Help Fight Against High Seas Piracy In Ghana – Deputy Transport Minister Calls On The Media

By Richard Attenkah

Mrs. Joyce Bawah Mogtari, Deputy Minister for Transport, has called on stakeholders in the maritime and transport trade, especially the media, to help her ministry fight against high seas piracy in the country.

She noted: “One growing canker in the global maritime trade is the surge of piracy in the Gulf of Guinea. As a country, we must all be concerned about this, particularly, as we are now producing and exporting oil.

“We must be alert and develop antennas to detect any sound of such vices. I believe our news producers, such as the Maritime and Transport Digest, will spearhead the crusade against high seas piracy in Ghana.”

The Deputy Minister for Transport made the call when she launched a new weekly newspaper, Maritime and Transport Digest, at Tema over the weekend.

The 16-page newspaper, which has Mr. Kennedy Mornah as its Managing Editor, is expected to focus exclusively on the maritime trade and logistics industry, locally and internationally.

Mrs. Bawah Mogtari disclosed that her ministry was in the process of developing the necessary legislature intended to take care of the needs of the country’s emerging oil and gas industry.

She noted that as part of its plans to make Ghana the transportation hub in the sub-region, the Transport Ministry was determined to pursue the development of transport infrastructure in the country to improve service delivery in the sector.

She commended the Managing Editor and his team for the production of such a specialised publication, adding: “You can only be objective if you are impartial in your reportage. I urge you to take all the necessary steps to investigate and write your stories, so you become a credible and reliable paper.”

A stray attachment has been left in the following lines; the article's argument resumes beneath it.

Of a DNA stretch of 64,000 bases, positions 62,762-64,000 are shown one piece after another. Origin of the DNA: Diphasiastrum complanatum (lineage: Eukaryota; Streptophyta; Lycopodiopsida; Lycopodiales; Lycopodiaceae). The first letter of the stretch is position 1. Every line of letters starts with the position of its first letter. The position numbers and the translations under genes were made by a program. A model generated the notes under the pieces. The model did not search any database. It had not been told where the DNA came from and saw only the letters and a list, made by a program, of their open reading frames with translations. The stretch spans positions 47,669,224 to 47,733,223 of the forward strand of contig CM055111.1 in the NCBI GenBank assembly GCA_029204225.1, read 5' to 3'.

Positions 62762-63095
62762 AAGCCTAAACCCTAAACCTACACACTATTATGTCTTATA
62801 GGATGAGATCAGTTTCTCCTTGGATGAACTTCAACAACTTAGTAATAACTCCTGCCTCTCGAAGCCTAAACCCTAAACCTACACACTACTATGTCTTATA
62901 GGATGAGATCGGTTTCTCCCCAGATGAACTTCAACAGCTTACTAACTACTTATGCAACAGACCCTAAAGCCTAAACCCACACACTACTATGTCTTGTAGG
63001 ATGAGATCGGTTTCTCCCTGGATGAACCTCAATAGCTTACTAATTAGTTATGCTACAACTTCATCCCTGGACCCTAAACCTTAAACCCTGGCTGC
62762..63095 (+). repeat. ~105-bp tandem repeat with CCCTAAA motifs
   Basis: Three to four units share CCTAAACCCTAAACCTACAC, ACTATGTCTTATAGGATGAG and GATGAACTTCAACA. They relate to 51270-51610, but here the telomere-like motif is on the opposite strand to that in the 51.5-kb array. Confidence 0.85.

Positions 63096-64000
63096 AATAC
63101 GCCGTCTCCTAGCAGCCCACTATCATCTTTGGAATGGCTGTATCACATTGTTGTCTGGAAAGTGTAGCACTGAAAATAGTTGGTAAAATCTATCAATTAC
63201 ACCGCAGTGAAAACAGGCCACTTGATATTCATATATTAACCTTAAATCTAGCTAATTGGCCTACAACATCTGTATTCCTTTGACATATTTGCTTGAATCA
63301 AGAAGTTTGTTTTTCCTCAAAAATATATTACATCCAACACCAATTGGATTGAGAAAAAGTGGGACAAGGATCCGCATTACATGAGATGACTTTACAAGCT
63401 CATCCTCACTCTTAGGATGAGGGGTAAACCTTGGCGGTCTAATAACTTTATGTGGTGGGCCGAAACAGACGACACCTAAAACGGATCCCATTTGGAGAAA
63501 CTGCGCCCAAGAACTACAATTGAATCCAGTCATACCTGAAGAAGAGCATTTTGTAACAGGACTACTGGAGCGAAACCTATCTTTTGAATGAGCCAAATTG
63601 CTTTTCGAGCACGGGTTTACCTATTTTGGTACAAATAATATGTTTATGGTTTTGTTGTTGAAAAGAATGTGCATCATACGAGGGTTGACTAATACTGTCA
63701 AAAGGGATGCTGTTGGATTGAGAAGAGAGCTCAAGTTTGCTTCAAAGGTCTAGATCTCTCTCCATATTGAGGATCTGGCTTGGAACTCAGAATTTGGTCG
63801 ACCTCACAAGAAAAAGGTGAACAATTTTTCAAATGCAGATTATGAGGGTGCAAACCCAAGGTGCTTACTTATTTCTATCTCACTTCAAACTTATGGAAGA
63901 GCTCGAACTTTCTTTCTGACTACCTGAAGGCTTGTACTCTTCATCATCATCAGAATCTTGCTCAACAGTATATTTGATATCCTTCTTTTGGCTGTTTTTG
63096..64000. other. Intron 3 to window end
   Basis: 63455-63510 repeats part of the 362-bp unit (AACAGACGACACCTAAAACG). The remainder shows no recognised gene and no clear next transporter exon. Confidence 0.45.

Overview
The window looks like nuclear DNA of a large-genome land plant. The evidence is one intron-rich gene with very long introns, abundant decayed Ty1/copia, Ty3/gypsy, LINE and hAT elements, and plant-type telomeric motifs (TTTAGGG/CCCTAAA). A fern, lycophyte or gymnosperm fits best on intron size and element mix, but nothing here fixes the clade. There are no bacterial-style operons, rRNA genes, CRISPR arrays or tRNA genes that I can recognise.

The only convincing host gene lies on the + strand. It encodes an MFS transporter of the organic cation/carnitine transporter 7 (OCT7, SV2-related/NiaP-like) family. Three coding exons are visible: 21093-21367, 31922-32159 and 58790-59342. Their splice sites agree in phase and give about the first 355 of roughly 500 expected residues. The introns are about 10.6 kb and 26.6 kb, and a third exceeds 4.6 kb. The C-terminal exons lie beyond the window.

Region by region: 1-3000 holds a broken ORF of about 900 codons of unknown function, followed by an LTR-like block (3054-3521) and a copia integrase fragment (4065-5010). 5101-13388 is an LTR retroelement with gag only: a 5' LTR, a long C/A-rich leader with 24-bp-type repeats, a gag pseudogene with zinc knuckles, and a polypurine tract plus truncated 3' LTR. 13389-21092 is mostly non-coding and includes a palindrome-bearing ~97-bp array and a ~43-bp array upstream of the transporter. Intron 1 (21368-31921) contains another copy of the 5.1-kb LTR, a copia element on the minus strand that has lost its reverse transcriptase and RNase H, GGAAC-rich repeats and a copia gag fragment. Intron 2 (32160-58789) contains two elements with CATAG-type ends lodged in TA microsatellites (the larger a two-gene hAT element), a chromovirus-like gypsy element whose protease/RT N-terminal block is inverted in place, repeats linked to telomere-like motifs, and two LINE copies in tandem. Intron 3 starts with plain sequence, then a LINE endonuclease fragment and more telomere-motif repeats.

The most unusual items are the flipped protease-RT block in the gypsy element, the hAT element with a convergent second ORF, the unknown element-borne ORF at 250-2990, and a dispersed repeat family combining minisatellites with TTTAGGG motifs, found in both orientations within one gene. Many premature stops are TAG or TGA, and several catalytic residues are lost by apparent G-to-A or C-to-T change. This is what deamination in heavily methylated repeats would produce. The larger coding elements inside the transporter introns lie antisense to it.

Dr. Kofi Mbiah, Executive Director of the Ghana Shipping Council, explained that because journalists view happenings in the maritime transport sector as too technical, they had not taken keen interest in reporting issues in the sector in the media.

He, however, hinted that there had been a gradual shift from that position in recent times, saying some media houses now devote whole pages and programmes to maritime and trade-related issues, saying “This is worthy of commendation.”

Dr. Mbiah cautioned: “To survive as a newspaper in this rather competitive era, would require appropriate packaging of worthy new items, timeliness, content and quality.

“These would be the driving force for sustainability and growth, and should thus form the bedrock upon which the paper is anchored.”

He was hopeful that the newspaper would provide the platform for highlighting the broad spectrum of issues in the industry, specifically, issues that affect the competitiveness of shippers’ investments and ownership of ships among others.

In his welcome address, Mr. Mornah noted that the new weekly newspaper would be a reliable source of maritime information, which could be used by maritime trade and logistics players, including practitioners, students, researchers and the general public.


Original Article